if( GL_FALSE == status ) {
    
      fprintf( stderr, "Failed to link shader program!\n" );
    
      GLint logLen;
      glGetProgramiv(programHandle, GL_INFO_LOG_LENGTH, &logLen);
      if( logLen > 0 )
      {
        char * log = new char[logLen];
        GLsizei written;
        glGetProgramInfoLog(programHandle, logLen, &written, log);
        fprintf(stderr, "Program log: \n%s", log);
        delete [] log;
      }
    }
  5. If linking is successful, install the program into the OpenGL pipeline:

    else
    {
      glUseProgram( programHandle );
    }

How it works...

We start by calling glCreateProgram to create an empty program object. This function returns a handle to the program object, which we store in a variable named programHandle. If an error occurs with program creation, the function will return 0. We check for that, and if it occurs, we print an error message and exit.

Next, we attach each shader to the program object using glAttachShader. The first argument is the handle to the program object, and the second is the handle to the shader object to be attached.

Then, we link the program by calling glLinkProgram, providing the handle to the program object as the only argument. As with compilation, we check for the success or failure of the link, with the subsequent query.

We check the status of the link by calling glGetProgramiv. Similar to glGetShaderiv, glGetProgramiv allows us to query various attributes of the shader program. In this case, we ask for the status of the link by providing GL_LINK_STATUS as the second argument. The status is returned in the location pointed to by the third argument, in this case named status.

The link status is either GL_TRUE or GL_FALSE indicating the success or failure of the link. If the value of status is GL_FALSE, we retrieve and display the program information log, which should contain additional information and error messages. The program log is retrieved by the call to glGetProgramInfoLog. The first argument is the handle to the program object, the second is the size of the buffer to contain the log, the third is a pointer to a GLsizei variable where the number of bytes written to the buffer will be stored (excluding the null terminator), and the fourth is a pointer to the buffer that will store the log. The buffer can be allocated based on the size returned by the call to glGetProgramiv with the parameter GL_INFO_LOG_LENGTH. The string that is provided in log will be properly null terminated.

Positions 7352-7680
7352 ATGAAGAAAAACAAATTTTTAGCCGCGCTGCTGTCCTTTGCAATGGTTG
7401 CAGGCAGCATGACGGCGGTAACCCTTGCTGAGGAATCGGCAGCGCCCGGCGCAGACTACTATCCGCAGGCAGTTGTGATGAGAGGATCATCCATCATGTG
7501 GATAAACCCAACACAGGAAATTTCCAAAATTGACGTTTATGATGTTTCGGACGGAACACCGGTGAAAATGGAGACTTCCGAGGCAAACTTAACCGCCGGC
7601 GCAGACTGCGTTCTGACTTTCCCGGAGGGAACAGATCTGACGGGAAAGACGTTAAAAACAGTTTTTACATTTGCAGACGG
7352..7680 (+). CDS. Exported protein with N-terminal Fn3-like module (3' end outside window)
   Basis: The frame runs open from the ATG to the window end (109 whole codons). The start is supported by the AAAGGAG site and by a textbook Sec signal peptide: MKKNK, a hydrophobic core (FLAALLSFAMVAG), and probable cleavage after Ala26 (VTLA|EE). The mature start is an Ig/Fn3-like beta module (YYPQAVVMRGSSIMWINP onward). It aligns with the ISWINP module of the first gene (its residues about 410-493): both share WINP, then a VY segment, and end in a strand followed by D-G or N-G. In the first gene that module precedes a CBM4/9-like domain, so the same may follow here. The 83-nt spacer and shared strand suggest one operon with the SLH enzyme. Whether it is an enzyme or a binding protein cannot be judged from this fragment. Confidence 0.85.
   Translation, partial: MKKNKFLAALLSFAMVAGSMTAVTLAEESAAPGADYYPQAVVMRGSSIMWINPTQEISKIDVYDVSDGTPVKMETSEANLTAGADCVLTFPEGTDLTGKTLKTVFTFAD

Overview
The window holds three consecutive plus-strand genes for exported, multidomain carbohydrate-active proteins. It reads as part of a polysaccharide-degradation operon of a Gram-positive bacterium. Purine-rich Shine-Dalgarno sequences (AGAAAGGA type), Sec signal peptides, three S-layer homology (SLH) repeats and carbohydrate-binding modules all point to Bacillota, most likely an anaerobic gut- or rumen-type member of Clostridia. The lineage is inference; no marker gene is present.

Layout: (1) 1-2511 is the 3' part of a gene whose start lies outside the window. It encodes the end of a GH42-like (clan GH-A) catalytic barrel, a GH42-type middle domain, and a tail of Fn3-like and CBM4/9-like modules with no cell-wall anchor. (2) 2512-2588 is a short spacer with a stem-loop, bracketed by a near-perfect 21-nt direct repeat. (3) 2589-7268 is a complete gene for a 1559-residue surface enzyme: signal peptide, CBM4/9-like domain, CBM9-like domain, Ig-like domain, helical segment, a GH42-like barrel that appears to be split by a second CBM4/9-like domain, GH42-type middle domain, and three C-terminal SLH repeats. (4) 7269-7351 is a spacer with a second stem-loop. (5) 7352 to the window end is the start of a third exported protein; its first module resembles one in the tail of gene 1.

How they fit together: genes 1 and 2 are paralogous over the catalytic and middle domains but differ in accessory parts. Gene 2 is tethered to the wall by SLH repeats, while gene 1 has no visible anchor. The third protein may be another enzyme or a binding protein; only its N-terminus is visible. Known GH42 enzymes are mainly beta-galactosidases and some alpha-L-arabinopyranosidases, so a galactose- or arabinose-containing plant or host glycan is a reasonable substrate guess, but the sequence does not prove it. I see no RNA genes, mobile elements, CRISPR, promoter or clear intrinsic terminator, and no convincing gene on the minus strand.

Finally, if the link is successful, we install the program into the OpenGL pipeline by calling glUseProgram, providing the handle to the program as the argument.

With the simple fragment shader from this recipe and the vertex shader from the previous recipe compiled, linked, and installed into the OpenGL pipeline, we have a complete OpenGL pipeline and are ready to begin rendering. Drawing a triangle and supplying different values for the Color attribute yields an image of a multi-colored triangle where the vertices are red, green, and blue, and inside the triangle, the three colors are interpolated, causing a blending of colors throughout.

There's more...

You can use multiple shader programs within a single OpenGL program. They can be swapped in and out of the OpenGL pipeline by calling glUseProgram to select the desired program.

Deleting a Shader program

If a program is no longer needed, it can be deleted from OpenGL memory by calling glDeleteProgram, providing the program handle as the only argument. This invalidates the handle and frees the memory used by the program. Note that if the program object is currently in use, it will not be immediately deleted, but will be flagged for deletion when it is no longer in use.

Also, the deletion of a shader program detaches the shader objects that were attached to the program but does not delete them unless those shader objects have already been flagged for deletion by a previous call to glDeleteShader.

See also

  • The Compiling a shader recipe